3 So.3d 1035 (Fla. 2009), SC08-149, Wallace v. Dean

Docket Nº:SC08-149.
Citation:3 So.3d 1035, 34 Fla. L. Weekly S 52
Opinion Judge:LEWIS, J.
Party Name:Kelly WALLACE, Petitioner, v. Ed DEAN, Sheriff of Marion County, Respondent.
Attorney:Sharon H. Proctor, Lake Saint Louis, MO, and Mark A. Avera of Avera and Smith, LLP, Gainesville, FL, for Petitioner. Bruce R. Bogan of Hilyard, Bogan and Palmer, P.A., Orlando, FL, for Respondent.
Case Date:January 29, 2009
Court:Supreme Court of Florida

Page 1035

3 So.3d 1035 (Fla. 2009)

34 Fla. L. Weekly S 52

Kelly WALLACE, Petitioner,


Ed DEAN, Sheriff of Marion County, Respondent.

No. SC08-149.

Supreme Court of Florida.

January 29, 2009

Rehearing Denied Feb. 25, 2009.

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[Copyrighted Material Omitted]

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[Copyrighted Material Omitted]

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Sharon H. Proctor, Lake Saint Louis, MO, and Mark A. Avera of Avera and Smith, LLP, Gainesville, FL, for Petitioner.

Bruce R. Bogan of Hilyard, Bogan and Palmer, P.A., Orlando, FL, for Respondent.


In this case, we review the decision of the Fifth District Court of Appeal reported as Wallace v. Dean, 970 So.2d 864 (Fla. 5th DCA 2007). Despite the plaintiff-petitioner's repeated reliance upon the undertaker's doctrine below, which is readily apparent from reading the Fifth District's decision,1 that court failed to recognize a long line of Florida precedent applying this common-law doctrine to governmental actors and entities.2 Of particular significance is the First District's decision in

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Hartley v. Floyd, 512 So.2d 1022 (Fla. 1st DCA 1987), which applied the undertaker's doctrine and held that a common-law duty existed when a sheriff's deputy assured a 911 caller that he would conduct a safety check (and later claimed that he did conduct such a check) when, in fact, he never responded to the scene. See id. at 1024 (relying upon Dep't of Highway Safety & Motor Vehicles v. Kropff, 491 So.2d 1252 (Fla. 3d DCA 1986), and Padgett v. Sch. Bd. of Escambia County, 395 So.2d 584 (Fla. 1st DCA 1981)).

As we explained long ago in Nielsen v. City of Sarasota, 117 So.2d 731, 734 (Fla.1960), and subsequently reaffirmed following the 1980 amendments to article V of the Florida Constitution,3 there are two principle circumstances that support our jurisdiction to review district-court decisions based upon alleged express-and-direct conflict.4 Here, we deal with both species of conflict jurisdiction identified in Nielsen. First, the decision below announced a rule of law that conflicts with the host of decisions listed in footnote 2, supra. Second, the decision below conflicts with Hartley v. Floyd, 512 So.2d 1022 (Fla. 1st DCA 1987), because each decision involved the substantially similar factual scenario of an allegedly negligent law-enforcement response to a safety check, which the respective plaintiffs contended increased the risk of harm to their decedents. Hence, the attempt of our dissenting colleagues to narrow our recognized conflict jurisdiction to solely encompass decisions involving identical factual scenarios is based upon an unjustified departure from existing precedent, which fails to recognize the first species of conflict jurisdiction identified in Nielsen and unjustifiably attempts to erode the second.5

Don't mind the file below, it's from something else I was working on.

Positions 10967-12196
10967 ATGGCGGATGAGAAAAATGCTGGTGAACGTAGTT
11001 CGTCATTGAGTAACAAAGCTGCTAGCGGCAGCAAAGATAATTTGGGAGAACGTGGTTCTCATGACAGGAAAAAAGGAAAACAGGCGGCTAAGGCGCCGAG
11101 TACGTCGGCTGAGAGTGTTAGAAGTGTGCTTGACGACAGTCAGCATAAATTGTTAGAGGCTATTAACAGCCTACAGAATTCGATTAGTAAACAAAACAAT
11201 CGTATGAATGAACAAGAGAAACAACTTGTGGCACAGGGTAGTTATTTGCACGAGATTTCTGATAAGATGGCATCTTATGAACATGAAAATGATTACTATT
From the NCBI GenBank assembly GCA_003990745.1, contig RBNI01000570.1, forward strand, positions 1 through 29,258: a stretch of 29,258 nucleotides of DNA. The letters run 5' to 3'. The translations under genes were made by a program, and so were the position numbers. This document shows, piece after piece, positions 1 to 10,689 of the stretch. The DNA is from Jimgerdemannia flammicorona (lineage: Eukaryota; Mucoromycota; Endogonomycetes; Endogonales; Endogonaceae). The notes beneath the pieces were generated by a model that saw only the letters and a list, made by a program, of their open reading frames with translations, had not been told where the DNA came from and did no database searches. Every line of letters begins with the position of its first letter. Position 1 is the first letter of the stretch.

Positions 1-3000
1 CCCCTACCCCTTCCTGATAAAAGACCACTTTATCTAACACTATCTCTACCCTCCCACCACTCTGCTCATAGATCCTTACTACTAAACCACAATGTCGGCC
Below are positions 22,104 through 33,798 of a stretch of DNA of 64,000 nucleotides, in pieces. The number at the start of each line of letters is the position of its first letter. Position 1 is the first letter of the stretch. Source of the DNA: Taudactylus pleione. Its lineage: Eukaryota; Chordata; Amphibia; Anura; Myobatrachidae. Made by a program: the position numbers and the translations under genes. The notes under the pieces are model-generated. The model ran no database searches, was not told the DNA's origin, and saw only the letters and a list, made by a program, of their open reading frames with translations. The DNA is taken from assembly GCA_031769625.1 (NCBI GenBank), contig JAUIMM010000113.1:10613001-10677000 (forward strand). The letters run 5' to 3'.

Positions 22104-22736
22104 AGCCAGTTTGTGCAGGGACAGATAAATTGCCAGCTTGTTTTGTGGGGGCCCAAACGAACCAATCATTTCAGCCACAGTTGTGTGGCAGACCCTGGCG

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In addition to the jurisdictional bases described in Nielsen, conflict jurisdiction also exists here based upon misapplication of our decisions in Kaisner v. Kolb, 543 So.2d 732 (Fla.1989), Everton v. Willard, 468 So.2d 936 (Fla.1985), and Trianon Park Condominium Association v. City of Hialeah, 468 So.2d 912 (Fla.1985).6 First, in opposition to Kaisner, the decision below improperly conflated the separate questions of duty and sovereign immunity by holding that the deputies in this case were engaged in a " discretionary" function (i.e., a question related to whether the doctrine of sovereign immunity applies) and then perplexingly stating that it " need not discuss the issue of sovereign immunity." Wallace, 970 So.2d at 867-69. Second, the decision below misapplied Everton, as we expressly limited our holding in that case to the question of whether a law-enforcement officer's decision to make an arrest or to enforce the criminal law is a discretionary function insulated from tort liability by the doctrine of sovereign immunity. See Wallace, 970 So.2d at 867, 868. Third and finally, the decision below misapplied Trianon by classifying the affirmative response of the Sheriff's deputies involved in this case as a category II activity when, in reality, this type of response falls within category IV of the Trianon taxonomy. See Wallace, 970 So.2d at 867.